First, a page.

I really enjoy industrial design. Objects that have been createdÂ for a specific purpose tend to encompass clean and honest design with no pretense. Â Recently I began lusting afterÂ fire hydrants. A quick Craig’s List search and I was in the money!
BelowÂ is theÂ process I have followed to refinish several old fire hydrants to restore them to their original glory!
Remove all paint and rust from the fire hydrant:
- Electrolysis is the magic that does most of the hard work cleaning the rust and paint off old hydrants. Â I converted an old PC power supply to supply the current for the electrolysis (See http://bit.ly/1CJT0qYÂ for instructions.)
- Place the hydrant in a large waterproof container that will allow for full submersion -Â likeÂ a trash can.
- Pour in some Washing Soda (sodium carbonate) to serve as the electrolyte.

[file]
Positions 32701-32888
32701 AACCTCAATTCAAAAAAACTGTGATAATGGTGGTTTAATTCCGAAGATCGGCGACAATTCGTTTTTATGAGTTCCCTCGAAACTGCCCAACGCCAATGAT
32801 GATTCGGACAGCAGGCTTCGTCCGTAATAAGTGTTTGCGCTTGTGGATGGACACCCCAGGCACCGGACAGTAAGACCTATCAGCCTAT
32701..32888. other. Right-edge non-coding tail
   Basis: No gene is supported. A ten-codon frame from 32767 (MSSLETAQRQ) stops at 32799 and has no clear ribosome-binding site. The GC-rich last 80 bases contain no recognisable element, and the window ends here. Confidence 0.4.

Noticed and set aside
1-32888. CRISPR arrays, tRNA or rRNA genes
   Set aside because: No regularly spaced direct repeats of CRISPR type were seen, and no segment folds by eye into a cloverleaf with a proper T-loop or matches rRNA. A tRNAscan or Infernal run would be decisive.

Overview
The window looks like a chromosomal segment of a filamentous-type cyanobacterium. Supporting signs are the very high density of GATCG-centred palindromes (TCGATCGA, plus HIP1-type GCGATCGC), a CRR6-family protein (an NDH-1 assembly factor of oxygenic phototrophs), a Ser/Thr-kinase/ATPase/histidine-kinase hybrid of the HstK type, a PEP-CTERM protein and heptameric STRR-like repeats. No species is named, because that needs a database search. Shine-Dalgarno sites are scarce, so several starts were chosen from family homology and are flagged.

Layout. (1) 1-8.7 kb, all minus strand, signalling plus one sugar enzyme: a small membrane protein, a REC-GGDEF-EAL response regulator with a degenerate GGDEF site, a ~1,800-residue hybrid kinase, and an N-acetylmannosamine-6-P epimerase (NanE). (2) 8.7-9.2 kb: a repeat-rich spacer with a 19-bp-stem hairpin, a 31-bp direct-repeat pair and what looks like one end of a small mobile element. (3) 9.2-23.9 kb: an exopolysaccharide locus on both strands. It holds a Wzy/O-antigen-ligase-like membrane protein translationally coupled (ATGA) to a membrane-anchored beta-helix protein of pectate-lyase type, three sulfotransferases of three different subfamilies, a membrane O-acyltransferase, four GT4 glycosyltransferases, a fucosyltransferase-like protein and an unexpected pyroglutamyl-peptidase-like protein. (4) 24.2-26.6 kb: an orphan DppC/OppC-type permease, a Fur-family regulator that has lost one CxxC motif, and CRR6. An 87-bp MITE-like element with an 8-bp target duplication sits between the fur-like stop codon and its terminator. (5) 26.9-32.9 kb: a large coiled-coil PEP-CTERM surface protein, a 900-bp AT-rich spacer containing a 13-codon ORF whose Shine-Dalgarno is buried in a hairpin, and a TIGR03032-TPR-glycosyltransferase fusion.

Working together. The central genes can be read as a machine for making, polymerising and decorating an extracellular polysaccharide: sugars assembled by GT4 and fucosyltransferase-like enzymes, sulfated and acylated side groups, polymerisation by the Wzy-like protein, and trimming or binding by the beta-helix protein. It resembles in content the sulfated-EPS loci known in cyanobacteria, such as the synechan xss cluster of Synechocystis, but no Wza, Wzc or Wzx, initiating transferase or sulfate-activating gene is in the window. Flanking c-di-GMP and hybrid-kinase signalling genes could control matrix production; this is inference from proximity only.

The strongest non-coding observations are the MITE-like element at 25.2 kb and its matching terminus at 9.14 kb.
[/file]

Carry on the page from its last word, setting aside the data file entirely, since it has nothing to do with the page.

- Suspend several iron bars (don’t use stainless steel) around the hydrant – don’t let these touch the hydrant or your power supply will short out and need to cool down for 5 minutes.
- Connect the ground to the hydrant and the anode to all the iron bars.
- Connect the power supply to a ground fault protected outlet (GFCI) just in case – water and electricity, what could possibly go wrong!
- Within a short time span, you will see lots of multi colored gunk bubbling up to the surface as the rust is being dissolved by electrolysis.
- The reaction also occurs under the paint which loosens it and makes it easy to remove.
- Verify that the currant is flowing with a multimeter.
- You’llÂ noticeÂ bubbles and scum forming as the process begins.
- Leave in place for a day or two, depending on how rusty the hydrant is.
- You may need to replace the [sacrificial] anode bars because they waste away during the process.
Repaint the hydrant and shine up that beautiful brass:
- Remove the hydrant and wire brush the loose paint and rust off all surfaces.
- Use a power drill with a wire wheel brush Â to make this easier.
- Use the wire brush to shine upÂ the brass valves and actions.
- Tape off the brass and paint the body with Rustoleum spray paint – apply at least two coats.
- Once dry, tape off the painted body and spray clear coat on all the exposed brass to keep it from oxidizing.
- Move the restored fire hydrant into it’s new home and enjoy 🙂